SHARP: A "Killer App" for Ptychography
August 10, 2016
This story was originally published by the Advanced Light Source (ALS).
Ptychography, a revolutionary x-ray imaging technique that combines diffraction and microscopy, has now been coupled with applied mathematics and high-performance computing to quickly turn high-throughput "imaging by diffraction" datasets into the sharpest three-dimensional images ever produced. A joint collaboration between the Advanced Light Source (ALS), Uppsala University, and researchers at the Lawrence Berkeley National Laboratory's (Berkeley Lab's) Center for Advanced Mathematics for Energy Research Applications (CAMERA) has led to SHARP (Scalable Heterogeneous Adaptive Real-time Ptychography), which is an algorithmic framework and computer software for the fast reconstruction of images from ptychographic data used at the ALS. With the image-processing tools provided by SHARP, every scanning microscope can now add a parallel detector, and every diffraction imaging instrument can add a scanning stage to take advantage of this groundbreaking technique.
Based in Berkeley Lab's Computational Research Division (CRD), CAMERA brings together applied mathematicians, computer scientists and experimental researchers to devise new models and algorithms for tomorrow’s scientific technologies.
SHARP Paves the Way for the Imaging Revolution
In a typical scanning microscope, a small beam is focused onto the sample via a lens, and the transmission is measured in a single-element detector. The image is built up by plotting the transmission as a function of the sample position as it is rastered across the beam. In such a microscope, the resolution of the image is given by the beam size. In ptychography, one replaces the single-element detector with a two-dimensional-array detector such as a CCD and measures the intensity distribution at many scattering angles.
Each recorded diffraction pattern contains information about features that are smaller than the beam size, enabling higher resolution. At short wavelengths, however, it is only possible to measure the intensity of the diffracted light. To reconstruct an image of the object, one also needs to retrieve the phase. The phase-retrieval problem is made tractable in ptychography by recording multiple diffraction patterns from the same region of the object, compensating for phaseless information with a redundant set of measurements.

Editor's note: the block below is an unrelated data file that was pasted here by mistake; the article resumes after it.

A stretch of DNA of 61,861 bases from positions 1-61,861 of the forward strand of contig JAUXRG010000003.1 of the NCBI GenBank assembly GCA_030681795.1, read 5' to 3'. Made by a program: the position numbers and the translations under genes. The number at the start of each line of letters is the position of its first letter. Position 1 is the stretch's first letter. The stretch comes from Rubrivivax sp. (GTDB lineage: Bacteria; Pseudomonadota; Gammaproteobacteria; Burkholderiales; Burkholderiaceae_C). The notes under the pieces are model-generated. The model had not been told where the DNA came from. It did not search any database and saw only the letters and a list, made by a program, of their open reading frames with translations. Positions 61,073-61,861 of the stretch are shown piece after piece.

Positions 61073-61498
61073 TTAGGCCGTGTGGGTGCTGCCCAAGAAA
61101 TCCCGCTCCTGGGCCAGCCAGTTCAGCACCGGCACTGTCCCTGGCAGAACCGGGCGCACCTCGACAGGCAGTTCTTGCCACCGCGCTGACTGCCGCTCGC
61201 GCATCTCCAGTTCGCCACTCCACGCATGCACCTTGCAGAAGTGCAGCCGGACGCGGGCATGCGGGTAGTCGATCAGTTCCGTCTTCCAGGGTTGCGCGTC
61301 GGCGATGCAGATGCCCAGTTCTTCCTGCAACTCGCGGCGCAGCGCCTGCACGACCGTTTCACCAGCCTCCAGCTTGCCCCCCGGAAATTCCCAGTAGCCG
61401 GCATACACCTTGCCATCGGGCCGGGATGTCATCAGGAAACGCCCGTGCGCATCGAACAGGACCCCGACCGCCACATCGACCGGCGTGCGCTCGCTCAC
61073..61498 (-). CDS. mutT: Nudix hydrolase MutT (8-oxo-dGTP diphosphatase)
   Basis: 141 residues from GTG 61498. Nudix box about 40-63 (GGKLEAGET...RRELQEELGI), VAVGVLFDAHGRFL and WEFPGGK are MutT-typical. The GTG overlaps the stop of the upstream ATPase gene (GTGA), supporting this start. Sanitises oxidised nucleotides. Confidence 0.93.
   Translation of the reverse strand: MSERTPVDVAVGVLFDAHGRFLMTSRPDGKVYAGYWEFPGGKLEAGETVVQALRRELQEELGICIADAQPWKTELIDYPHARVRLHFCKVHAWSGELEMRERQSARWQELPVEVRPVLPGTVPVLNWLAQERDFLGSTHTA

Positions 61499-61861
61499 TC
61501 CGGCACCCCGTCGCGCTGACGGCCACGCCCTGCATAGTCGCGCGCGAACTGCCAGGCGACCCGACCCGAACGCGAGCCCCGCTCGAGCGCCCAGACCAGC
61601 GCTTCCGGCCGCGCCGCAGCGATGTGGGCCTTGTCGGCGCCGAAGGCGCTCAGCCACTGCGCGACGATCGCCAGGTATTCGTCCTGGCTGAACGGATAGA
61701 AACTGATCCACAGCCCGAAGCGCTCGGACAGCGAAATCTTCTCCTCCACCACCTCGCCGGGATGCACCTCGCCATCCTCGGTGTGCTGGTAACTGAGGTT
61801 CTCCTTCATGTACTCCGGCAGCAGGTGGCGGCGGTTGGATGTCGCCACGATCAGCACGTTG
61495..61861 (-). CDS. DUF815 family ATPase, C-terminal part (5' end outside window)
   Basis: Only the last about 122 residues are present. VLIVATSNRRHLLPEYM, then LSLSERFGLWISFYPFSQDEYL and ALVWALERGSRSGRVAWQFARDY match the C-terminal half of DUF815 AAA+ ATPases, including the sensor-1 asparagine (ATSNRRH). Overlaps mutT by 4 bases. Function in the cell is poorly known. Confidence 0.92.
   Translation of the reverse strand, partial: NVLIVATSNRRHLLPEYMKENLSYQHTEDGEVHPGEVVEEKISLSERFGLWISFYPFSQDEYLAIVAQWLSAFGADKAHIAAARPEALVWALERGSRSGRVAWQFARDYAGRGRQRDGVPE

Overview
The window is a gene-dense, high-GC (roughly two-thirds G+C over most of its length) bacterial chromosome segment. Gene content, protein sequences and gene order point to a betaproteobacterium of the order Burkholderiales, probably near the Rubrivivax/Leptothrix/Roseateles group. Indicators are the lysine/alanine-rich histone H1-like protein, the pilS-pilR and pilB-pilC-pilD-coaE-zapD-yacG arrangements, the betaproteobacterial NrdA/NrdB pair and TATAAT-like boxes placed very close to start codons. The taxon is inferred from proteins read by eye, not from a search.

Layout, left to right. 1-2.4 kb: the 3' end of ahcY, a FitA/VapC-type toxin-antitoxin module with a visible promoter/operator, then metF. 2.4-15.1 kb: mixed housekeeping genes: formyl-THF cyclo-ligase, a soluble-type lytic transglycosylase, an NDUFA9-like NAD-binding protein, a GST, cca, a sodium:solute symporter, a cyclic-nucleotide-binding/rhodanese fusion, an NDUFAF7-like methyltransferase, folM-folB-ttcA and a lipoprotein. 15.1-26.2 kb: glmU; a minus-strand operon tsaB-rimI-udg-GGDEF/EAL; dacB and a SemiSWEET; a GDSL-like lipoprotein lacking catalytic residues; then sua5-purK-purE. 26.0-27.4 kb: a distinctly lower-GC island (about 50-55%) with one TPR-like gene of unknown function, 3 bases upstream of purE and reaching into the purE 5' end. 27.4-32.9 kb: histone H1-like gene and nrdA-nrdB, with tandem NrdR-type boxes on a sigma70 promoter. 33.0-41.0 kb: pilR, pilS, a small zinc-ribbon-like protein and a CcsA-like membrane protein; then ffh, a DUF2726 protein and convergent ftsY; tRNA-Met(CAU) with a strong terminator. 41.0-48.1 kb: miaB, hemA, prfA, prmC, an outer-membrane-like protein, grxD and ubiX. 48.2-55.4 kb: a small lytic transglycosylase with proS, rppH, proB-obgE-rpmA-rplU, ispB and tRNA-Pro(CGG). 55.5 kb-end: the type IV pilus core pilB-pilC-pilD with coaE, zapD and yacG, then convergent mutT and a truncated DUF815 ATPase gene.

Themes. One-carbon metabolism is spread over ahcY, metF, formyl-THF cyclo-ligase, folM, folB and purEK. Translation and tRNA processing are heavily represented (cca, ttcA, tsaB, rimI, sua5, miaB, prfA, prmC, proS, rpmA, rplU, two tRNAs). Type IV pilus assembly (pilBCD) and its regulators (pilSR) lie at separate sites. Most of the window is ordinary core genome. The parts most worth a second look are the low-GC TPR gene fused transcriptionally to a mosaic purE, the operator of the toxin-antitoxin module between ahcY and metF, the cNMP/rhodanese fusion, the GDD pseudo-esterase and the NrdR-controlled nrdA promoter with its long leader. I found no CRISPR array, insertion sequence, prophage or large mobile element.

The reconstruction of ptychographic data is a nonlinear problem, and until recently, there were no theoretical guarantees that popular algorithms would produce faithful representations of the specimen. Moreover, earlier algorithms did not work well on large datasets. Common iterative methods operate by interchanging information between nearest-neighbor frames (diffraction patterns) at each step, so it might take many iterations for far-apart frames to communicate.
SHARP developers approached the problem by connecting the pixels of each frame in the dataset to one another in a "relationship network" that can be represented mathematically by a high-dimensional matrix. Finding the largest eigenvector of the matrix, containing the most aligned phases, quickly results in an accurate initial guess for an alternating projection algorithm. The approach achieves accelerated convergence for large-scale phase-retrieval problems spanning multiple length scales and it can also recover experimental fluctuations over a large range of time scales, enabling nanoscale resolution over macroscopic objects.
As new instruments come online with ptycho-tomographic hyperspectral capabilities, polarization control, larger datasets, and new unexpected sources of bias, the work described here will have a lasting impact. The imaging revolution unleashed by high-throughput, high-resolution ptychography will have profound effects on our understanding of nature, whenever observing the whole picture is as important as recovering the local atomic arrangement of the components with chemical-state specificity.
About Berkeley Lab
Founded in 1931 on the belief that the biggest scientific challenges are best addressed by teams, Lawrence Berkeley National Laboratory and its scientists have been recognized with 14 Nobel Prizes. Today, Berkeley Lab researchers develop sustainable energy and environmental solutions, create useful new materials, advance the frontiers of computing, and probe the mysteries of life, matter, and the universe. Scientists from around the world rely on the Lab’s facilities for their own discovery science. Berkeley Lab is a multiprogram national laboratory, managed by the University of California for the U.S. Department of Energy’s Office of Science.
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